Gender Differences in Pack Weights

 Probably the most challenging pack inequality issue is dealing with gender interactions (i.e., between same-sex members and opposite-sex members). One same-sex example is competitions between males to see who is the biggest and baddest and strongest. An opposite-sex example is when a woman goes overboard in carrying extra gear just to prove she is as strong as the male members of the party.

 Following are my generalized recommendations for most gender-based pack weight situations:

  • Start by adopting the position that men and women are capable of carrying equal weight packs. (For this analysis, I suggest leaving out extreme cases involving really heavy weight packs, say 70 pounds or more.)
  • When it turns out that the men and women are not equally capable, weight carrying decisions should be based not upon gender, but upon other ethically relevant factors (e.g., being injured, being weaker, being smaller in stature, being older).
  • Applying this principle of gender neutrality, larger and better-conditioned female athletes should sometimes carry more than smaller, out-of-condition males.
  • Younger female athletes should sometimes carry more than elderly male backpackers.

 Some additional interesting and difficult inequality situations (besides gender):

  • some party members having substantially more discretionary income to spend on lightweight gear than others;
  • some party members having substantially more knowledge and experience about traveling safely in the backcountry with lightweight packs than other members;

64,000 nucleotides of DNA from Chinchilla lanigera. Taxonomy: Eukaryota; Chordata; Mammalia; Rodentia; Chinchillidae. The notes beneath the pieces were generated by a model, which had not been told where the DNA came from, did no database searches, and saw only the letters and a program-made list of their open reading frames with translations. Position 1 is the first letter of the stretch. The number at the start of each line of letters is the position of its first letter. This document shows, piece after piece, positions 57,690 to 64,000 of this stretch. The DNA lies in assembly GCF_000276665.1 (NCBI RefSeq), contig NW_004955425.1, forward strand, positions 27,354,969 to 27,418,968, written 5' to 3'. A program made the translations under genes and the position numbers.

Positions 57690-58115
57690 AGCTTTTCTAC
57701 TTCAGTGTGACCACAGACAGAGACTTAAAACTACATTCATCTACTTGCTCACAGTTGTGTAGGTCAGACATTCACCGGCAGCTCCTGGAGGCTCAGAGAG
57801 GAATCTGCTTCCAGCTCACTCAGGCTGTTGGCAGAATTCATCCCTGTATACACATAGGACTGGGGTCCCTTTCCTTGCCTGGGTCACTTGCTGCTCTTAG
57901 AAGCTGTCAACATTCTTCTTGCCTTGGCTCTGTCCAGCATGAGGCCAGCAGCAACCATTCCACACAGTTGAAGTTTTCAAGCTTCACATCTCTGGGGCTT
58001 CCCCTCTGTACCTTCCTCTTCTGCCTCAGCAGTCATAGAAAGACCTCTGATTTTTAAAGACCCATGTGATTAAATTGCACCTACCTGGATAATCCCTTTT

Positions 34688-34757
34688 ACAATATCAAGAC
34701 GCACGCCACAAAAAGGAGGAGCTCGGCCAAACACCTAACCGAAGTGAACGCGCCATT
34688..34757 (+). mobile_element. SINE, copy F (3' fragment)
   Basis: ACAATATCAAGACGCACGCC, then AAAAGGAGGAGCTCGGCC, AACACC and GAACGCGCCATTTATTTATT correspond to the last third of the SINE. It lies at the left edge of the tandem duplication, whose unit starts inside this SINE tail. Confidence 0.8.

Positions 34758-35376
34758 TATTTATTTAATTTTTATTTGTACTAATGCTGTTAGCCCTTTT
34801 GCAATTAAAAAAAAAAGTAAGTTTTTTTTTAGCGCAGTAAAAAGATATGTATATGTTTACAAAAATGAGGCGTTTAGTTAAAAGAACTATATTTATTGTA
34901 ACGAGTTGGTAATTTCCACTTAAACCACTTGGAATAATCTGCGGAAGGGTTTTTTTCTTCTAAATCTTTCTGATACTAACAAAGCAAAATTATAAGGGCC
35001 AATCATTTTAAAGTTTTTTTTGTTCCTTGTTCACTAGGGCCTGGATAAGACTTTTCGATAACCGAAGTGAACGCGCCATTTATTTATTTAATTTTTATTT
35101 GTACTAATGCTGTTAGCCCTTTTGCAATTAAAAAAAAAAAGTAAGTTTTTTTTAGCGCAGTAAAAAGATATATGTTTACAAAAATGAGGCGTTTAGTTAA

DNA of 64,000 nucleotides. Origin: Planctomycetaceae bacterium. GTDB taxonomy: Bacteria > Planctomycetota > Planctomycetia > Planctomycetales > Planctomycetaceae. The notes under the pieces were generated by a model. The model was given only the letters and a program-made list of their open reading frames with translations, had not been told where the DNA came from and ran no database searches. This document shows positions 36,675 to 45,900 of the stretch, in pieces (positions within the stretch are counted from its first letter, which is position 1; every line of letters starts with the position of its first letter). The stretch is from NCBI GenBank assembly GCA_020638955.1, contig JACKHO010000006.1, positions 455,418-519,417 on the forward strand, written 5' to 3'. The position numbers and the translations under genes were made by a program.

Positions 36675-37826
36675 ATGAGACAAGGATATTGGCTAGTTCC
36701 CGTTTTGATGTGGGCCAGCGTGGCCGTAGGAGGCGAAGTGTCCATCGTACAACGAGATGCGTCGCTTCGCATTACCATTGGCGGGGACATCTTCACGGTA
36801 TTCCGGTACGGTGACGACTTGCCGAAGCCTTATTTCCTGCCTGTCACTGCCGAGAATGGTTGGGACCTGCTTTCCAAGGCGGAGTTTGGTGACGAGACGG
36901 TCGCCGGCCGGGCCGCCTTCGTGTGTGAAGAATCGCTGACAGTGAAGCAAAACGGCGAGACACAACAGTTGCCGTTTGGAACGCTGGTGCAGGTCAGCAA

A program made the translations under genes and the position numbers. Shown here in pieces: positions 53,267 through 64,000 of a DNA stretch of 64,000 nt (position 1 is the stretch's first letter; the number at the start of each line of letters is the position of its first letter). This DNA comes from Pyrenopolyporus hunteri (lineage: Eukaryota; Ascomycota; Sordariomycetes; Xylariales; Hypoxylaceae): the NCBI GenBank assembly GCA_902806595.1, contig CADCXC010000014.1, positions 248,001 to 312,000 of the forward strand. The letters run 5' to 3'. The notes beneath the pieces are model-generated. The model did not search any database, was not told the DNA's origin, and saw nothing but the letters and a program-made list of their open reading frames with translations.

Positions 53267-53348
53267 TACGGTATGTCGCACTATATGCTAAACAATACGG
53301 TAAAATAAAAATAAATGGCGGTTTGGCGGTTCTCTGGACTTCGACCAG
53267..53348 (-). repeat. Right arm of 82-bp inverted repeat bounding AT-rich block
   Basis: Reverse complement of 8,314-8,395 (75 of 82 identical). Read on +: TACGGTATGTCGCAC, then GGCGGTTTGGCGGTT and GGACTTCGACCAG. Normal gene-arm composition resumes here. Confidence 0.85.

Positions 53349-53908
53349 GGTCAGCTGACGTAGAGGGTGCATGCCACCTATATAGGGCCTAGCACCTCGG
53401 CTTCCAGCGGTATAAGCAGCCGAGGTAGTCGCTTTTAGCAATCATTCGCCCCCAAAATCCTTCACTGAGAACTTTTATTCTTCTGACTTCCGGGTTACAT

• some party members having a much higher comfort level and risk tolerance of traveling with lightweight gear than others;
  • party members who have strong motivations to tread lightly in the backcountry with lightweight packs.

Purposely Chosen Pack Inequalities

Assuming one accepts the principle of purposely chosen pack inequalities, in at least some of these situations, how best accomplish this? Especially, how should group leaders handle it? Doomed from the start is attempting to work out some sort of mathematical formula based on factors like body weight, body size, gender, age, etc. Even though they relatively easy to quantify, there are just too many exceptions to attempt to generalize. For example, what about those who work really hard on both their physical conditioning and at reducing their total pack weights? These factors are appropriate considerations, but difficult to quantify.

Instead of some kind of formula, consider taking a more intuitive approach whereby some members take the lead, quietly agreeing among themselves to take a larger share of the party’s gear. Arranging this inequality in a tactful and respectful manner is important. If an objection or question is raised, a simple request to carry extra gear will often suffice. In some cases, peer pressure might work if other members in the group have the same mindset about inequalities. When appropriate, clearly designated leaders should simply request transfers of gear from one hiker to another without giving much justification. A good compromise solution is for stronger hikers to take extra weight for a few days until the weight of the consumables is less and weaker hikers have a chance to round into shape.

Being in Service to Others

On a more philosophical plane, I strongly encourage adopting an ethical principle of "being in genuine service to fellow travelers," especially regarding the inequality of pack weights and especially on longer trips. This should become the rule rather than the exception. This “being of service” mentality is not common among hikers and backpackers and is easily misunderstood. This ethic will rightfully challenge common understandings in our culture regarding who carries how much in their pack.